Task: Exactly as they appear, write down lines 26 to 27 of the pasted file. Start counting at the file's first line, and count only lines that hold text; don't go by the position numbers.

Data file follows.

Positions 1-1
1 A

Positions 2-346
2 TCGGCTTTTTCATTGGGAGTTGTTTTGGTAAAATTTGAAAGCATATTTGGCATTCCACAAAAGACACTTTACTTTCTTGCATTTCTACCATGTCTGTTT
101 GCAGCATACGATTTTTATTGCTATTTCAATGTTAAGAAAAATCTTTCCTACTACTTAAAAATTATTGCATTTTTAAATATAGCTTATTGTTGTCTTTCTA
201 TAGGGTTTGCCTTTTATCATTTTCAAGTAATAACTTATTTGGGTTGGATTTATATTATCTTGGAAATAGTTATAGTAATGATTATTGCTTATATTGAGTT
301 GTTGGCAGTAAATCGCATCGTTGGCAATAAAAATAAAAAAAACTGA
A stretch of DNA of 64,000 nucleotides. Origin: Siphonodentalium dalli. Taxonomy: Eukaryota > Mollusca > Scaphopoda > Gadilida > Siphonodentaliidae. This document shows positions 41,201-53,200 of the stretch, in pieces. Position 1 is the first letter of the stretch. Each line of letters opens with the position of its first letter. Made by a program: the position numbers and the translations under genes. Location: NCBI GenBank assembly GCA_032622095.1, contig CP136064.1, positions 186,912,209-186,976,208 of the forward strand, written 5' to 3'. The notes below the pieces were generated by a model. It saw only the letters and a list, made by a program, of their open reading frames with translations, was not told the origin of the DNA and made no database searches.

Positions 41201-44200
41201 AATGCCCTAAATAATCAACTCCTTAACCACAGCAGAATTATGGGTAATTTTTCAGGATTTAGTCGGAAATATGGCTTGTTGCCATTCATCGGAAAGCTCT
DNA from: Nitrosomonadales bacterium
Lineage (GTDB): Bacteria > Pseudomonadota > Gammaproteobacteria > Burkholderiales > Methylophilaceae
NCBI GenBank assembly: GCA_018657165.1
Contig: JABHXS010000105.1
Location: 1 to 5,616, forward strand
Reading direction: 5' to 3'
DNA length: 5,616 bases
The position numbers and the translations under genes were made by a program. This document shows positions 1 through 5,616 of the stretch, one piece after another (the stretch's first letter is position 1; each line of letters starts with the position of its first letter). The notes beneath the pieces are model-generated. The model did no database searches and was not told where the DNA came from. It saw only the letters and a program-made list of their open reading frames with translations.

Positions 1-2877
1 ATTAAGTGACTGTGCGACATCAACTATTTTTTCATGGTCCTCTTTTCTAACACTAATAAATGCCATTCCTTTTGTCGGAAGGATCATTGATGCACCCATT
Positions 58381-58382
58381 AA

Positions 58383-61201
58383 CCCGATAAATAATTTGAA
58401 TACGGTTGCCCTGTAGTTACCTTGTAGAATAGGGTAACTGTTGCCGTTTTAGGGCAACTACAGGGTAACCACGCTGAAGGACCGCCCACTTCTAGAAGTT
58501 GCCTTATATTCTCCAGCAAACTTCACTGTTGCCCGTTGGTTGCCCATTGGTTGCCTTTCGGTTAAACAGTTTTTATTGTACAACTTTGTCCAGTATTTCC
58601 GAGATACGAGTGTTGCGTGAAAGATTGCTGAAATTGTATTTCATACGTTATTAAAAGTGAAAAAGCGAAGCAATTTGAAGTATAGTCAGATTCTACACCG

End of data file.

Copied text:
58501 GCCTTATATTCTCCAGCAAACTTCACTGTTGCCCGTTGGTTGCCCATTGGTTGCCTTTCGGTTAAACAGTTTTTATTGTACAACTTTGTCCAGTATTTCC
58601 GAGATACGAGTGTTGCGTGAAAGATTGCTGAAATTGTATTTCATACGTTATTAAAAGTGAAAAAGCGAAGCAATTTGAAGTATAGTCAGATTCTACACCG